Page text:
It was the right decision for Southwark Council to hold its hands up and plead guilty to all four counts of breach of fire safety regulations, in relation to the tragic Lakanal fire of 2009.
You cannot read back through the events of that day without feeling desperate about the loss of life – three woman and three children, for the agony of their loved ones, and without feeling angry that people were allowed to live in a building where such a catastrophe could unfold. Fighting the charges brought by the London Fire Brigade would have sent out the message that the council believed it was not at fault for those six terrible deaths – which would have been so disrespectful to those who died and their families.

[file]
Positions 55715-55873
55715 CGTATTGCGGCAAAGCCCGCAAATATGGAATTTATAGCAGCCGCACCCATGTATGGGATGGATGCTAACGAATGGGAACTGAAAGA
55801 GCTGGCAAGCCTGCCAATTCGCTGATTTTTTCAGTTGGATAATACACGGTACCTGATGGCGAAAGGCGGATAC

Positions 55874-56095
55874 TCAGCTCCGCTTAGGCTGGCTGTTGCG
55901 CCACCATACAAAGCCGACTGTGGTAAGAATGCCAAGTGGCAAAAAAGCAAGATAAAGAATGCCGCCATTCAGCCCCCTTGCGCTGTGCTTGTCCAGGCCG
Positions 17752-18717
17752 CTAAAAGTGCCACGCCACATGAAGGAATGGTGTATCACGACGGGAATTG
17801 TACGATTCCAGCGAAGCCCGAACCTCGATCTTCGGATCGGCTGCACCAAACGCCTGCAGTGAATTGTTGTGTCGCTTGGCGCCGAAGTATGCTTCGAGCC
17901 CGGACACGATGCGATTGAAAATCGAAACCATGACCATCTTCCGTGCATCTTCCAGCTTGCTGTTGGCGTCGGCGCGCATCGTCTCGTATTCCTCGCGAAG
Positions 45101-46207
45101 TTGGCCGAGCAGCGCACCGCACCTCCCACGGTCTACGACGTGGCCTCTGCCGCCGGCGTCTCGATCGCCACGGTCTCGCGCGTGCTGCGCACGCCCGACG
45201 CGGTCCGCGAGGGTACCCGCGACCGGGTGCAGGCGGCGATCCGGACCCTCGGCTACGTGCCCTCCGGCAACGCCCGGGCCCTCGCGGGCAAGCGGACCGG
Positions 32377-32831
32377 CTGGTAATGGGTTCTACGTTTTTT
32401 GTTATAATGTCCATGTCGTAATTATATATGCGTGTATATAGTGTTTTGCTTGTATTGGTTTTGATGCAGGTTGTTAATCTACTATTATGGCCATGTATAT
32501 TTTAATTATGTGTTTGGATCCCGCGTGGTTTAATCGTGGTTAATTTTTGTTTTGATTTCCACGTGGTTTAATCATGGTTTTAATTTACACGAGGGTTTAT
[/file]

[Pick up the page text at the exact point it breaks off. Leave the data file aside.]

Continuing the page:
And Southwark hasn’t only just accepted that it made major mistakes – over the past eight years it has spent £62m on fire risk assessment programmes and fire safety work and now works far more closely with the London Fire Brigade. Nothing can bring back those who were lost that day, but this work can help to minimise the chances of it ever happening again.
Southwark will now pay a fine of £270,000, but also court costs of £300,000. Granted, the case had to be prepared and the Fire Brigade’s similar costs paid for, but isn’t it a crazy world where the defendant can plead guilty and yet still pay more in court costs than the actual fine?
Couldn’t a large part of that £300,000 have been better spent, for example on fire safety?